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Letters to the Editor: A high school student’s plea — always remember the clean air of April 2020

Empty freeways
Empty freeways caused by the coronavirus economic slowdown have coincided with a sustained period of unusually clean air in Los Angeles.
(Los Angeles Times)

To the editor: I am a high school junior in Los Angeles. Every school I have attended since kindergarten has celebrated Earth Day. My generation has grown up with a constant awareness of the imminent threat of climate change. We’re used to asking for straws and paying for grocery bags. We’ve missed school on Fridays to protest at City Hall. (“Happy 50th birthday, Earth Day,” editorial, April 22)

Right now, at a time when we cannot protest or bring our metal straws to brunch, we’ve seen the most dramatic change in our environment. We’re all stuck in our homes, unable to spend our weekends crawling to the beach on the 405 Freeway, polluting the air on the way to polluting the ocean. Instead we entertain ourselves with neighborhood walks and by engaging with nature.

This Earth Day, with the planet’s human inhabitants living in frustration and uncertainty, for once the Earth itself was at peace.

COVID-19 will not last forever, but we must ensure our planet will. Always remember the clear skies over Los Angeles in April 2020 and let it guide how we act when we start returning to normal. Remember the walks we took when there was nothing else to do. Remember the government’s ability to spend on a large scale and hold lawmakers accountable the next time we ask for action on climate change.

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We must never forget the disaster that COVID-19 has caused, but we must always remember how beautiful the sky looked and how clean the air was to breathe. We must remind our lawmakers of nature’s unceasing role in our lives, with or without the threat of a pandemic.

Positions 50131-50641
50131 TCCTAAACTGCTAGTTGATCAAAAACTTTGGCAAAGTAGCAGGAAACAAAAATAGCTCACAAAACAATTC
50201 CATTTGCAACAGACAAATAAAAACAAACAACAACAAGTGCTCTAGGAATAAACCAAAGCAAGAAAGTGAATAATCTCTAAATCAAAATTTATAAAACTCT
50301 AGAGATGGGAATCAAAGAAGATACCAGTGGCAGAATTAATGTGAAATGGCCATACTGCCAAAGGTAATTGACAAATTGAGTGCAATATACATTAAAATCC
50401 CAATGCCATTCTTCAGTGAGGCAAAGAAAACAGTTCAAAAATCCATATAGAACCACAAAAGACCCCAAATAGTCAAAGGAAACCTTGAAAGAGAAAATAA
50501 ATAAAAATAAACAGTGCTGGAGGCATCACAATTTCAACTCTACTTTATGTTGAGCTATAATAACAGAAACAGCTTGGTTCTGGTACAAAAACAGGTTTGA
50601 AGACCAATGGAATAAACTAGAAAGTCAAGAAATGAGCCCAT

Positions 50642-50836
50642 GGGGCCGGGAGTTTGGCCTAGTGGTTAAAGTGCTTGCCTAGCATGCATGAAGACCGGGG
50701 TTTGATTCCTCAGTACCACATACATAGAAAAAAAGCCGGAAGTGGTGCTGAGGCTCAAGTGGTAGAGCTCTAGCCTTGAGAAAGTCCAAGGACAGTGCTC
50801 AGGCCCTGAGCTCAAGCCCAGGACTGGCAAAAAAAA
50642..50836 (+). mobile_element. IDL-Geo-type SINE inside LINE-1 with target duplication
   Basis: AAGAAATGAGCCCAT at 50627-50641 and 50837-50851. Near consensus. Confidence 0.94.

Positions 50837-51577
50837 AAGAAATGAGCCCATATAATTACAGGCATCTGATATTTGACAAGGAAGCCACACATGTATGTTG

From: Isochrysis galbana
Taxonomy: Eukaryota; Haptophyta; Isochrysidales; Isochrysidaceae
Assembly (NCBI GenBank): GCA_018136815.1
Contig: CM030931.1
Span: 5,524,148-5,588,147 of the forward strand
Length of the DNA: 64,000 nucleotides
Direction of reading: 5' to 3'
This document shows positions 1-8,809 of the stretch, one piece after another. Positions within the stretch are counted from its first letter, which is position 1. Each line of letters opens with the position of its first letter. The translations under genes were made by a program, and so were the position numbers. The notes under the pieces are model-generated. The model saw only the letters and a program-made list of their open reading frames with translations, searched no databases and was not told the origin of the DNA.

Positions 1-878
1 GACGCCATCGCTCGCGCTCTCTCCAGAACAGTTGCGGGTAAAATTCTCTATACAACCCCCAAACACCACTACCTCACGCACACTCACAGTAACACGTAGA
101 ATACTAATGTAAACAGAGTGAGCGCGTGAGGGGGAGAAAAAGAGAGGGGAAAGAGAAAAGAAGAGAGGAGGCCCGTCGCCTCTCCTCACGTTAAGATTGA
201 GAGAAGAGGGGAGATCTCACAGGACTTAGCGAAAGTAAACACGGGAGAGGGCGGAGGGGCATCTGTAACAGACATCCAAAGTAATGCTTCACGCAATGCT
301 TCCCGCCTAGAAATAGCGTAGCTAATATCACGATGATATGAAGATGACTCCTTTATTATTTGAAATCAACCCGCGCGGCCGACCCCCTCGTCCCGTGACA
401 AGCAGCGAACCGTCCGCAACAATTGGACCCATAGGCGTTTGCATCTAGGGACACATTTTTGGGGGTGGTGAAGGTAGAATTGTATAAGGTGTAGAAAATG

Alexandra Cohen, Encino

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To the editor: Fifty years ago, I was in high school studying “ecology” in Los Angeles. Air quality was a lot worse, but there was a lot of optimism that we could make things better. Today, not so much.

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Sadly, the outrage over the horrendous damage done by pollution has reached equilibrium with the resistance to the “inconvenience” of preventing it. I think that will soon change.

The disastrous consequences of climate change are increasing fast; I have faith that humans will rise to the challenge once enough pain and damage has occurred. That’s why I now devote my energy to lobbying Congress, as a citizen, to take action.

Personally, I think that our best chance is to adopt a carbon fee-and-dividend program. With so many problems confronting our leaders, we must tell them that climate change is at the top of the list.

Carol Parker, Long Beach

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To the editor: Thank you for the reminder the environment need not be a partisan issue. A Republican president created the U.S. Environmental Protection Agency and signed into law the Clean Air Act and the Clean Water Act, and another Republican signed the 1990 update of the Clean Air Act into law.

I remember the fear we felt about acid rain and the ozone layer, and then the thrill as we watched the Earth heal after aerosols were banned. We are at a similar crossroads today.

As we glimpse the catastrophic future that we will have if we choose not to avert climate change, we would do well to remember the ozone crisis: how it seemed impossible to fix until it was not, and how it was solved not by personal actions of individuals but by legislation.

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It did not destroy our economy, and it kept us from destroying this beautiful, fragile yet resilient planet.

Kelly Peterson, Los Angeles


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